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Just when I think the charter scandals in Ohio can’t possibly get worse, they do. The State Auditor, a Republican named Dave Yost, reported that a charter owner had inflated enrollment and overcharged the state by $1,3 million.
“General Chappie James Leadership Academy in Dayton reported enrollment of 459 students, however an investigation by state Auditor Dave Yost found nearly half of those students had never attended or long since left the school.
“To illustrate the extent of the deception, Yost said one parent told investigators “her kid could not have been in school because the child was incarcerated for two years. Another family had moved to Georgia.”
The state may never recover the money because the school closed a year ago. “Results of the investigation have been passed along to the Montgomery County Prosecutor’s office for review and possible criminal charges.”
When will Ohio taxpayers wake up?
Valerie Strauss sums up the embarrassing situationS of the Ohio charter industry: It has become a national joke.
Strauss quotes a story in the Plain Dealer in Ohio saying:
Ohio, the charter school world is making fun of you.
Ohio’s $1 billion charter school system was the butt of jokes at a conference for reporters on school choice in Denver late last week, as well as the target of sharp criticism of charter school failures across the state.
The shots came from expected critics like teachers unions, but also from pro-charter voices, as the state considers ways to improve how it handles charters …
Even charter supporters were laughing at Ohio’s troubled charter sector, which is low-performing and riddled with ethically challenged charter operators who care more about profits than education.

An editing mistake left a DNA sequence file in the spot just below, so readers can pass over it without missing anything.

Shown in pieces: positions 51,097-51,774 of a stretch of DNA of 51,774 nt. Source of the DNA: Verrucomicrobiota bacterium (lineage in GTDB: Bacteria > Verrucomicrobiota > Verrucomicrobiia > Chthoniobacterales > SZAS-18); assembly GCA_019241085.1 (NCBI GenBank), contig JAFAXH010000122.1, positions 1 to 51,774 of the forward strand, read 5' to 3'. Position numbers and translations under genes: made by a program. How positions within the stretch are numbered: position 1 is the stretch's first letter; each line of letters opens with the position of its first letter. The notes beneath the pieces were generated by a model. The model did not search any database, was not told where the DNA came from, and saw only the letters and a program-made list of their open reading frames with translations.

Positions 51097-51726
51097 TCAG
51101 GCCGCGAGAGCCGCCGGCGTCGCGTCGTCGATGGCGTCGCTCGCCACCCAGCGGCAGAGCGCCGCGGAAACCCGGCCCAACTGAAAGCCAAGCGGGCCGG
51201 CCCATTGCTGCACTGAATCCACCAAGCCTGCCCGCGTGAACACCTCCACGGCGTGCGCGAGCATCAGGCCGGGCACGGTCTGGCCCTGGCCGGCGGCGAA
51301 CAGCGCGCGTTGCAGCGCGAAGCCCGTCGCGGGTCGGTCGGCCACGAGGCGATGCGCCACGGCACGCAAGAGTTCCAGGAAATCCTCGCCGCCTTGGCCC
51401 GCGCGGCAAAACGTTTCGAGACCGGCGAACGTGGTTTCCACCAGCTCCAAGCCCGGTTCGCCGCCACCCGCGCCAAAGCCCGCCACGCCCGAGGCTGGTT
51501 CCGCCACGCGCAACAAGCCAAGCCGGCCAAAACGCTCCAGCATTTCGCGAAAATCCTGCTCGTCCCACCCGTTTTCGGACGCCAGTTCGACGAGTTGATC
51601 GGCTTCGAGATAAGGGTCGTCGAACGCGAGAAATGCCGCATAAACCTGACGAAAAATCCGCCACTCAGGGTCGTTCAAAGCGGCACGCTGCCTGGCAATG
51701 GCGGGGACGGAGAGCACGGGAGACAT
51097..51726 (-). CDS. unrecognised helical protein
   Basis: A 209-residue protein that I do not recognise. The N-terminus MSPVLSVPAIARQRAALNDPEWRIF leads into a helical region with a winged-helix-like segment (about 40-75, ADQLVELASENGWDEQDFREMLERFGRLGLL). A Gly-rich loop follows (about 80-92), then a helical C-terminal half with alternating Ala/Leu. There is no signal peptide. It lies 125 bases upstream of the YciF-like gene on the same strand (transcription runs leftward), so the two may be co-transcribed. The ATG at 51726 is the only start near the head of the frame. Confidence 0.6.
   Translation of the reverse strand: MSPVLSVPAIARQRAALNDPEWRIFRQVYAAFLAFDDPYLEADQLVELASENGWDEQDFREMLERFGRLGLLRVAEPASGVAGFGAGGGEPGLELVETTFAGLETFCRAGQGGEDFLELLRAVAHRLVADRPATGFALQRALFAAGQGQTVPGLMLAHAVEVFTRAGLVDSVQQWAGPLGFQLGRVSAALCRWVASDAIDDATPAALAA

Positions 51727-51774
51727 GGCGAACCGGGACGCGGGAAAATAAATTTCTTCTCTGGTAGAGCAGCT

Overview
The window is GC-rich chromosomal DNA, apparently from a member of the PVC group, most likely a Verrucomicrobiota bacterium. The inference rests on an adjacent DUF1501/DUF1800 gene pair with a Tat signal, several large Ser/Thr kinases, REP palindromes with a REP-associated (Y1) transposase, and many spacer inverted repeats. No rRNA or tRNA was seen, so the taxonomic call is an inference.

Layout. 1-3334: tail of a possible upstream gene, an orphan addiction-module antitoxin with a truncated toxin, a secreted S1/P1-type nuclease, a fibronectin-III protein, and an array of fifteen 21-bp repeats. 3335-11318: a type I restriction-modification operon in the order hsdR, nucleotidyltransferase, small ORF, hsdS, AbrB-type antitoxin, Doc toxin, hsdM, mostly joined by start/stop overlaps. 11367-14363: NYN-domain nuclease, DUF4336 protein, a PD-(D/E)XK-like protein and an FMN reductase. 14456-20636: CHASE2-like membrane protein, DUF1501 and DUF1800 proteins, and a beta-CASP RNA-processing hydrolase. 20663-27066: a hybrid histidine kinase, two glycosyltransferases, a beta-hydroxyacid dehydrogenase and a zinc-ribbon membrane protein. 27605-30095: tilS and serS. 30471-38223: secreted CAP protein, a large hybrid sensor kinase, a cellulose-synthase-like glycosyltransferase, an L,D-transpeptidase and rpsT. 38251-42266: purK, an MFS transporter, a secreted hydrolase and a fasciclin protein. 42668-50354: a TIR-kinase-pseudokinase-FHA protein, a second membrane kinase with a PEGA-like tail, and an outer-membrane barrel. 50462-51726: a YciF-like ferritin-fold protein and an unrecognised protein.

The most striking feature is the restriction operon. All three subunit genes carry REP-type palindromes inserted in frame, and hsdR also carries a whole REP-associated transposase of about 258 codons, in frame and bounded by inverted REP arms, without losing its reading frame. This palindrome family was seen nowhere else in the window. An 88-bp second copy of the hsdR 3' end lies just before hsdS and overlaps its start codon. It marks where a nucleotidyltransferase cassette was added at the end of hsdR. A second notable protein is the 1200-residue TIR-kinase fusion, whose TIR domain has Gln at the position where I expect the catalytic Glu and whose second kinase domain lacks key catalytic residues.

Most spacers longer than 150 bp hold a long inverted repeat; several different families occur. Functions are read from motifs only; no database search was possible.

An example of a joke from the conference: “Be very glad that you have Nevada, so you are not the worst,” charter researcher Margaret “Macke” Raymond said of Ohio. Raymond, from the Hoover Institute at Stanford University, conducts research on charter schools and issued a report late last year that said Ohio charter school students learn 36 days less math and 14 days less reading than traditional public school students — conclusions she drew from crunching data obtained from student standardized test scores.
Lest we forget: Nevada recently passed an all-state voucher program so that almost any student can attend a charter school, a religious school, a virtual school, or be home schooled. This is the state that Macke Raymond holds up as the worst in the nation for the poor quality of its choice schools. And Nevada wants more, to cement its reputation as the worst of the worst!